Singapore's Mom blog - Raising Our Successful Children is where I share about character building and home learning activities to help develop the potential of children. In addition, I am sharing on how I can raise my children up as Singaporeans. As a mother of 3, I have a simple philosophy for raising my children - I want to prepare my children to be ready for the real world and be a successful person.
In this Level 1 Scholastic Reader, Alfie learns that the best way to get a delicious cookie is to say please!
Alfie loves his mommy's cookies, and he wants one more than anything! But grabbing for one, fishing for one, and dressing up as a cookie inspector don't seem to work. His mommy says there is a better way. What is it?
Beginning readers will learn proper manners with Alfie as his mommy teaches him to say the magic words.
What I like about the book
It teaches manners.
I like this book because it serves as a platform to teach the importance of manners. There are only 3 key magic phrases that I want my 4 year old child, Faith to learn - "Please", "May I" and "Thank you". Also, for nearly 2 weeks, we focused on the use of these phrases. I would nod my head and smile at her every time she uses one of these phrases.
There is also an on going discussion about the importance of manners. I keep asking my 3 children:
"What are some other magic words?"
"How would you feel if someone is asking you for something and yet, they do not use these words to ask politely?"
"How would these words affect the outcome of your request?" (I'll refer to the story plot to help them answer this question. E.g. Did Alfie get his cookie by grabbing it? Did he get the cookie by fishing for one or dressing up as a cookie?)
"Why do you think it's important to use words like 'Please', 'May I' or 'Thank you'?
So, this is a perfect opportunity to teach the kids that some times, they just have to ask nicely and politely. It can be as simple as that.
I love the characters.
I'm sure most mothers can identify with the Mum in the story. Like the mum, I will insist that the children say "Please" when making a request. Should the magic word not appear, their request will not be granted. Also, I'm pretty sure all children will have this "Alfie moment" where they try all sorts of ways to get what they want, but simply forget to say "Please". When I first read this book to Faith, she couldn't stop laughing at Alfie. Especially when Alfie dresses up to be a cookie inspector. So, both mother and child can easily identify with the two characters in the story.
It's so simple to read.
Moreover, this level 1 reader is made up of few words and simple sentences. Hence, it is very easy for Faith to learn to read. After reading it for about a month now, Faith can read it on her own too. In addition, the book is filled with sight words.
[ Learning measurement & training fine motor skills ]
Our very first activity for this book is actually baking cookies. We got a really simple recipe from allrecipes.com and we started work.
Baking not only enhances fine motor skills, but she also picks up other skills like how to measure the flour/sugar in terms of cups and also the baking soda/vanilla extract in terms of teaspoons.
Faith enjoys the whisking part, though I didn't enjoy the cleaning up part very much. I had sugar and flour all over the floor by the time she is done. But it's okay, a vacuum cleaner can clean that up easily.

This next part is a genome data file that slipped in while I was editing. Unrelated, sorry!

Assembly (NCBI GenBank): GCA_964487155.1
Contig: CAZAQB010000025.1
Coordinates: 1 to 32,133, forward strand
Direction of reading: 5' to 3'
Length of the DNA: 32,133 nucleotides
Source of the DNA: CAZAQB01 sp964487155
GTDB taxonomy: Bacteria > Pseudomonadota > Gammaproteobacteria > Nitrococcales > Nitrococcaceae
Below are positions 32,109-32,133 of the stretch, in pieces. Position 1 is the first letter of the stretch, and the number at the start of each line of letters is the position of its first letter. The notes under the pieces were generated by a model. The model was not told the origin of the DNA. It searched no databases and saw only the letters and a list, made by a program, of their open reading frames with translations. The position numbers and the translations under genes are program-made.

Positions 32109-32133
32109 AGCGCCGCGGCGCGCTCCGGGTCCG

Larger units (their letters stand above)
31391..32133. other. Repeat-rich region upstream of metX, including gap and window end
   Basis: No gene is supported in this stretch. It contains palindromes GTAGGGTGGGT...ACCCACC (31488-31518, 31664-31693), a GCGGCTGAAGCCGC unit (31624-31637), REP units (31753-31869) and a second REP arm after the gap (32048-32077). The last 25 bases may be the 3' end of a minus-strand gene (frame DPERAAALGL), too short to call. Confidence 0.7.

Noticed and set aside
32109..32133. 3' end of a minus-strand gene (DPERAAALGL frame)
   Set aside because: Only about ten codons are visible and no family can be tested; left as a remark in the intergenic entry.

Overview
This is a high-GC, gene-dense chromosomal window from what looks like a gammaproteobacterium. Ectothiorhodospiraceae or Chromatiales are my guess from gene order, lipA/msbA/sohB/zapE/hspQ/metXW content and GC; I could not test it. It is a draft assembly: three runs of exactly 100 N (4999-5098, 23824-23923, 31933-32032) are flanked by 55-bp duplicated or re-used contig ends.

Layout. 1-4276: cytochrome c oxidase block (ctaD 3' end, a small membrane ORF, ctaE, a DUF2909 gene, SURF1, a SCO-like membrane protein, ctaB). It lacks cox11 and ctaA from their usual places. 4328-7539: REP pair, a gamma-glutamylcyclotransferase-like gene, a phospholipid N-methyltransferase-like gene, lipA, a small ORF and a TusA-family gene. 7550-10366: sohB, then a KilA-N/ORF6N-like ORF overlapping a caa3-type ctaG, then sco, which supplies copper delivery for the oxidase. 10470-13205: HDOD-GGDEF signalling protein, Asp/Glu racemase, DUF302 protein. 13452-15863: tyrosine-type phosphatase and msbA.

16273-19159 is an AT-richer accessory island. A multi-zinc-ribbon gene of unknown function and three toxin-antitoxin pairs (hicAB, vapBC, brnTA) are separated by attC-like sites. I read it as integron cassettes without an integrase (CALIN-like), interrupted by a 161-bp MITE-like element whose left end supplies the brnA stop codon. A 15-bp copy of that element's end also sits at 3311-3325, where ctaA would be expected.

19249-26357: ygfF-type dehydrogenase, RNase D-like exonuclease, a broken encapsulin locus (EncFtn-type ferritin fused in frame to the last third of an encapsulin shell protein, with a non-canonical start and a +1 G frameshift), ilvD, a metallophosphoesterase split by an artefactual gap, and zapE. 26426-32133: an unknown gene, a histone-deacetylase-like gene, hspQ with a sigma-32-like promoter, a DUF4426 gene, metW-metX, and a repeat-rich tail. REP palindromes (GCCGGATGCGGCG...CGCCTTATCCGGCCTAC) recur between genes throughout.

Faith is so satisfied with her product.
After leaving the dough in the fridge for about half a day, it's finally time for the cookies to take shape.
Rolling the dough evenly isn't easy, but she did it after several tries.
Cutting out the shapes.
It's ready to go into the oven.
It is done!!
"May We Please Have a Cookie?" my kids asked.
2) Art & Craft
[Training fine motor skills.]
I cut out some circles ( the size of our 5 cent coin) and Faith was responsible for adding the "dark and white chocolate chips" onto it. We spent a huge amount of time doing this activity as Faith found this task difficult. The "cookies" and the "chocolate chips" kept sticking onto her fingers because of the glue. Hence, this activity really trained her patience too. In the end, she learnt that it would make it easier for her to drop the "chocolate chips" from a height. By using this way, her fingers would not come into contact with the glue on the "cookie".
Faith pretended that she was a cookie monster.
3) Learning the Key Magic Words/Phrases.
We formed words using the little "cookies" we did from activity 2. This activity is for Faith to learn the spelling of these words as well.
I found this laminated set of cookies and decided to test if Faith could count up to 20 accurately. The 11, 12, 13 and 19 to 20 are always the tricky numbers. So, I gave her a marker and asked her to write numbers 1 to 10 on the cookies. To my great surprise, she actually counted and wrote the numbers 1 to 20 all on her own. I knew she could definitely count up to 20, but I seriously didn't know she could write it out as well. I just sat there with my jaws opening wider and wider as she wrote out the numbers one by one.
So, I was reminded once again, "never underestimate a child". I think I must really give credit to her school and her teachers for teaching her so well. I really didn't have much time this year to really sit down and teach Faith at home as I'm too busy with Emmanuel who started primary 1 this year. Faith keeps surprising me everyday with what she can do.
I found this cookie game that allows the child to decorate the cookie by dragging the candies onto it.
This is quite interesting and it's simple enough for young children. Hence, through this activity, Faith learnt how to use a mouse on the computer. She had fun decorating her cookie and seeing it being "eaten up".